Standing Together: Effective Allyship in the Workplace
What is allyship?
Diversity in the workplace is commonly discussed, but unfortunately, inclusion is often forgotten. This is a mistake. Inclusion is essential: it ensures that all employees, no matter their background, feel comfortable in the workplace and can work without feeling marginalized or excluded. Inclusion leads to lower attrition rates among minority employees, higher employee satisfaction, and a more innovative workplace.
A fundamental cornerstone of inclusion is allyship. Allyship, which Merriam-Webster defines as a "supportive association with the members of a marginalized or mistreated group to which one does not belong," is vital for an inclusive workplace culture. In order for minority groups to feel comfortable, other employees must support them and speak out about injustices. When privileged employees remain silent during injustice, they are complicit in that injustice. Therefore, allyship is a necessary action for those aiming at inclusion.
For workplaces to be genuinely inclusive and equitable, all employees must have the same opportunities and be treated with the same respect. Allyship is a way to show solidarity and respect, as supporting others' rights acknowledges those rights and affirms them. However, sometimes even the best intentions fall short. While over 80% of white employees see themselves as allies, only about half of Black and Latina women feel they have strong allies at work. It's important to remember that allyship is an active act - it must be engaged in purposefully and not abandoned when it becomes inconvenient. Below are some suggestions and best practices for allyship in the workplace:
Learn about others' experiences
Educate yourself about social justice issues and attend conferences and other events focused on promoting diversity in the workplace. To be an effective ally, it's essential to understand the challenges that many employees belonging to minority groups face. A strong understanding of critical issues will allow you to better support your coworkers and promote policies that improve equality. Likewise, if a coworker discusses their experiences as a person of color or other minority, listen actively and center the conversion around their experiences.
Listen to feedback
There will be times when you make mistakes or fail to be supportive. Don't get defensive or make excuses; instead, use feedback to educate and motivate you to be a better ally. Acting upset or overly apologetic draws attention away from minority employees and puts a burden on them. Instead, apologize quickly and take steps to remedy your mistake. View feedback as a learning opportunity and use it to influence your future actions.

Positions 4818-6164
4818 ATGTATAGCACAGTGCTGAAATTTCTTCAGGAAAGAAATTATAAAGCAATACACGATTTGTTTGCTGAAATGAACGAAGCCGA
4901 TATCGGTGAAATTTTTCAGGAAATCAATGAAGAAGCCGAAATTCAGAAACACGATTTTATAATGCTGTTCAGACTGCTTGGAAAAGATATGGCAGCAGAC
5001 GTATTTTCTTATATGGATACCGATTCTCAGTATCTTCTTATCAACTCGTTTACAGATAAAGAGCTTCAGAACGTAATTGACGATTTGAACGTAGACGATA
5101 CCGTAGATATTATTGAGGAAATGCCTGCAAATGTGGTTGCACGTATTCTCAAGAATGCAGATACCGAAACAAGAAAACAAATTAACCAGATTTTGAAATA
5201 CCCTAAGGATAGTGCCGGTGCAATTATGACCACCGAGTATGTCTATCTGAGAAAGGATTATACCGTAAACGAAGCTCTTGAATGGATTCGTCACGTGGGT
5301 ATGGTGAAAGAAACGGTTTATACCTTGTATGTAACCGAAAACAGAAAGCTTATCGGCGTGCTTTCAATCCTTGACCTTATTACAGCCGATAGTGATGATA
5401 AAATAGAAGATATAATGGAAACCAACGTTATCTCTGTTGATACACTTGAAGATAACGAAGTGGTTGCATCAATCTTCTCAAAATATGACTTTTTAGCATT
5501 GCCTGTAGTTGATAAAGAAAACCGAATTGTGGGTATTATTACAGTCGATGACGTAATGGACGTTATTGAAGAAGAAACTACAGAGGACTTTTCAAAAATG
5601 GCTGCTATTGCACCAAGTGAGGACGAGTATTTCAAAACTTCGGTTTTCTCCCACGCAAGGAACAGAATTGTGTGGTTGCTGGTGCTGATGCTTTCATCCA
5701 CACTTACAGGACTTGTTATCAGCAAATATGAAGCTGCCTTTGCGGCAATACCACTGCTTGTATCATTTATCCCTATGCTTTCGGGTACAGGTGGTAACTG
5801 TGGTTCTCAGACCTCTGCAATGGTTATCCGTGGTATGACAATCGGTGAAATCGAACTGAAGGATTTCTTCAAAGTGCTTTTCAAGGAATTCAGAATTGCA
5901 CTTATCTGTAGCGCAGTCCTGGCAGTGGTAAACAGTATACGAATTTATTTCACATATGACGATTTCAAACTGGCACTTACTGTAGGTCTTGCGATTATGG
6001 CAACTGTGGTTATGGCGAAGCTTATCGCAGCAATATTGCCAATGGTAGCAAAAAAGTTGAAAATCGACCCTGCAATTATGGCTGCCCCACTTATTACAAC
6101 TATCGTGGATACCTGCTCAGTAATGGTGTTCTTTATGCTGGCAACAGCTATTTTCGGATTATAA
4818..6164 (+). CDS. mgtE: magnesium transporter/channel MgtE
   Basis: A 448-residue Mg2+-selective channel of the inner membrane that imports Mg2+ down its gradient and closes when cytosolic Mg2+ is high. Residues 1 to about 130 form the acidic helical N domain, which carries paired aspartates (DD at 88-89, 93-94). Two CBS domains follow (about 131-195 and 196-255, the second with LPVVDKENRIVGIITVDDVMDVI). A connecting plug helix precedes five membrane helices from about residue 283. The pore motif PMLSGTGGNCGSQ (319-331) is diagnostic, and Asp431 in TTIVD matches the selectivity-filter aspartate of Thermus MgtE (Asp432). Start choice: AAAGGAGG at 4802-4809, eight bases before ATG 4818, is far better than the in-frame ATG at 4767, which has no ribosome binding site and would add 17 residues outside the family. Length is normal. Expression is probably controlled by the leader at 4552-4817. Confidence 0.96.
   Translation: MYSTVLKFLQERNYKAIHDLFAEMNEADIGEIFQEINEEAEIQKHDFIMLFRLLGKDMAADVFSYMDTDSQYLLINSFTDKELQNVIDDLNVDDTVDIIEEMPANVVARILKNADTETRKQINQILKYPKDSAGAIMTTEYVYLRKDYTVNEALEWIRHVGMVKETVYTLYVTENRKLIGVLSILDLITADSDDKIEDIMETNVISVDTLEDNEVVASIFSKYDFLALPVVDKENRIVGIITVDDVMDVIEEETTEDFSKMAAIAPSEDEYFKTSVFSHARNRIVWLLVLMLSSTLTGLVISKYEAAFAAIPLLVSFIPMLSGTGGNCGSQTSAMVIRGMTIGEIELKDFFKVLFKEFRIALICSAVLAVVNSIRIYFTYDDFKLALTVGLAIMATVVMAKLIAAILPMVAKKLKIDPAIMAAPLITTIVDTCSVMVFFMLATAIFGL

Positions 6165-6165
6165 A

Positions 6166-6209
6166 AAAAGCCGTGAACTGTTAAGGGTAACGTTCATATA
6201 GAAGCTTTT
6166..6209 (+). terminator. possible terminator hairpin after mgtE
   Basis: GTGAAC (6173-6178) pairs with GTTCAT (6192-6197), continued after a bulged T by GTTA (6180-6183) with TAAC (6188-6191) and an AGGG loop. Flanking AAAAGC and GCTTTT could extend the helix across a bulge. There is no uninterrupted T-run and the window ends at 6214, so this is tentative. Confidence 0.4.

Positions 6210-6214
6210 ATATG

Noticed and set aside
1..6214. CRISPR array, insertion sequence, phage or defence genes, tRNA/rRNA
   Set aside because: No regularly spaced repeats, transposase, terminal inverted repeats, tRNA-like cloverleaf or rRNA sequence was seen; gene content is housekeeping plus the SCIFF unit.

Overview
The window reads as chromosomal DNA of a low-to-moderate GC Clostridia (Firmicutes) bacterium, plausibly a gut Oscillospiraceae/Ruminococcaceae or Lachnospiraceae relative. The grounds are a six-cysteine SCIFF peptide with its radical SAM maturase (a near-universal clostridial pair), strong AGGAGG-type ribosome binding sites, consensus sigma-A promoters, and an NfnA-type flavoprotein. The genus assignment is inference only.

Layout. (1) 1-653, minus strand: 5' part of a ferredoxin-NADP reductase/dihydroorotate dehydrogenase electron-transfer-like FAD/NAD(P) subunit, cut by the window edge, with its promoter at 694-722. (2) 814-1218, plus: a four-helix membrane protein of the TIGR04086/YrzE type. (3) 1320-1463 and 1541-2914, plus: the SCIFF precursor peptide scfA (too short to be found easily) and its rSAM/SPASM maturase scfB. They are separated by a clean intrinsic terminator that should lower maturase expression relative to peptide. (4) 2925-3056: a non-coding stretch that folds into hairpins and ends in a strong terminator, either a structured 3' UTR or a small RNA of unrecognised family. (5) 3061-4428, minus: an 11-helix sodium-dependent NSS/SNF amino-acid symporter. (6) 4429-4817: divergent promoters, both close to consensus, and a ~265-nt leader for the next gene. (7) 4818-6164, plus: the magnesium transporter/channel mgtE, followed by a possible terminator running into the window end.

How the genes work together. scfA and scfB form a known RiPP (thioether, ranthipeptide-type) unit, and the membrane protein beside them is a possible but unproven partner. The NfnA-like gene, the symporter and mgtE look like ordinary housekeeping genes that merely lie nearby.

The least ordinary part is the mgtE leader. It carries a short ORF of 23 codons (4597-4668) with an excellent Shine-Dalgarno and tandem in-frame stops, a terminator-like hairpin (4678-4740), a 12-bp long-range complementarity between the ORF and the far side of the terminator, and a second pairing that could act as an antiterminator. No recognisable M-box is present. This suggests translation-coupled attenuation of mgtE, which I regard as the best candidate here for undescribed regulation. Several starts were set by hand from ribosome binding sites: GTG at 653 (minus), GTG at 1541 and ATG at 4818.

Take action regularly
Don't be performative about social causes. It's essential to be actively anti-racist, anti-ableist, and anti-injustice. Failing to act allows discrimination to go on unchecked. To be an ally, action is vital. Go to marches, join workplace organizations dedicated to diversity and inclusions, and be actively anti-racist, anti-ableist, and anti-injustice. Speak up when you see injustice and advocate for others if you see them facing discrimination.
Use your privilege
Harness your privilege to make space for minority viewpoints and stories. Avoid making conversations about you and ensure that discussion includes and listens to all voices. Providing space for the thoughts, ideas, and experiences of minority employees is vital.
Allyship on a corporate level
Companies can be allies too. They can donate their proceeds to organizations that support human rights and diversity, make public statements supporting minority groups, and ensure that discrimination isn't present in their workplace. However, companies are often particularly vulnerable to performative allyship. CEOs and company leaders often view diversity initiatives as PR-friendly campaigns instead of opportunities to create real change and support underrepresented groups. It's imperative, then, that corporations develop action plans to contribute to change instead of merely issuing statements.
While allyship is often overlooked when discussing corporate diversity and inclusion, it's an essential cornerstone of workplace equality. The steps outlined earlier in the article can help you be a better ally, both in and out of the office. Companies also need to ensure that their allyship isn't merely performative. Clear action plans and a commitment to diversity and inclusion can help ensure that their allyship benefits minority groups. Allyship is a powerful tool for equality in the corporate world, but only when used effectively.